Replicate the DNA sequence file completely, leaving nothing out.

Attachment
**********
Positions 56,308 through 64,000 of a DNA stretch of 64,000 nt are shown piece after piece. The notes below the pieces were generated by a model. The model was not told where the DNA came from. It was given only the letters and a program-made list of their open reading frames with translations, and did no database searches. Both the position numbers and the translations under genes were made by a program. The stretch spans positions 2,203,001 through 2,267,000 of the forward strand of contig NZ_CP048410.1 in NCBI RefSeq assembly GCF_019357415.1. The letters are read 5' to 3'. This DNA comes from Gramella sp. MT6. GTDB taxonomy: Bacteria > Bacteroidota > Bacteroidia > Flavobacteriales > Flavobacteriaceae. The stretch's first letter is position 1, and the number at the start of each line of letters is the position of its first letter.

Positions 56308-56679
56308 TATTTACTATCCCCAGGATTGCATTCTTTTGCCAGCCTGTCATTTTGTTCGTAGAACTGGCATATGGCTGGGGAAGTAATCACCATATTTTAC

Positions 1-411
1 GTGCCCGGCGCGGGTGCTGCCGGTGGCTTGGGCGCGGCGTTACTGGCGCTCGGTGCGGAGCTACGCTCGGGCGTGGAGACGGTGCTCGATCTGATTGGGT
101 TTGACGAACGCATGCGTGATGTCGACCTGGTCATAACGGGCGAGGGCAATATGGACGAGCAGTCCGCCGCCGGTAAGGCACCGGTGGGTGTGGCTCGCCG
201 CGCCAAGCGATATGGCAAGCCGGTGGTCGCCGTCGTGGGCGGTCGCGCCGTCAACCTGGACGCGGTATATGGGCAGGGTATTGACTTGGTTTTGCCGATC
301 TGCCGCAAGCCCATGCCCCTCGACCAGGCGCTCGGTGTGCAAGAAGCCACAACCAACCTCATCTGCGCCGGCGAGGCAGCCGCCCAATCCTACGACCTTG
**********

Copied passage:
Positions 56,308 through 64,000 of a DNA stretch of 64,000 nt are shown piece after piece. The notes below the pieces were generated by a model. The model was not told where the DNA came from. It was given only the letters and a program-made list of their open reading frames with translations, and did no database searches. Both the position numbers and the translations under genes were made by a program. The stretch spans positions 2,203,001 through 2,267,000 of the forward strand of contig NZ_CP048410.1 in NCBI RefSeq assembly GCF_019357415.1. The letters are read 5' to 3'. This DNA comes from Gramella sp. MT6. GTDB taxonomy: Bacteria > Bacteroidota > Bacteroidia > Flavobacteriales > Flavobacteriaceae. The stretch's first letter is position 1, and the number at the start of each line of letters is the position of its first letter.

Positions 56308-56679
56308 TATTTACTATCCCCAGGATTGCATTCTTTTGCCAGCCTGTCATTTTGTTCGTAGAACTGGCATATGGCTGGGGAAGTAATCACCATATTTTAC

Positions 1-411
1 GTGCCCGGCGCGGGTGCTGCCGGTGGCTTGGGCGCGGCGTTACTGGCGCTCGGTGCGGAGCTACGCTCGGGCGTGGAGACGGTGCTCGATCTGATTGGGT
101 TTGACGAACGCATGCGTGATGTCGACCTGGTCATAACGGGCGAGGGCAATATGGACGAGCAGTCCGCCGCCGGTAAGGCACCGGTGGGTGTGGCTCGCCG
201 CGCCAAGCGATATGGCAAGCCGGTGGTCGCCGTCGTGGGCGGTCGCGCCGTCAACCTGGACGCGGTATATGGGCAGGGTATTGACTTGGTTTTGCCGATC
301 TGCCGCAAGCCCATGCCCCTCGACCAGGCGCTCGGTGTGCAAGAAGCCACAACCAACCTCATCTGCGCCGGCGAGGCAGCCGCCCAATCCTACGACCTTG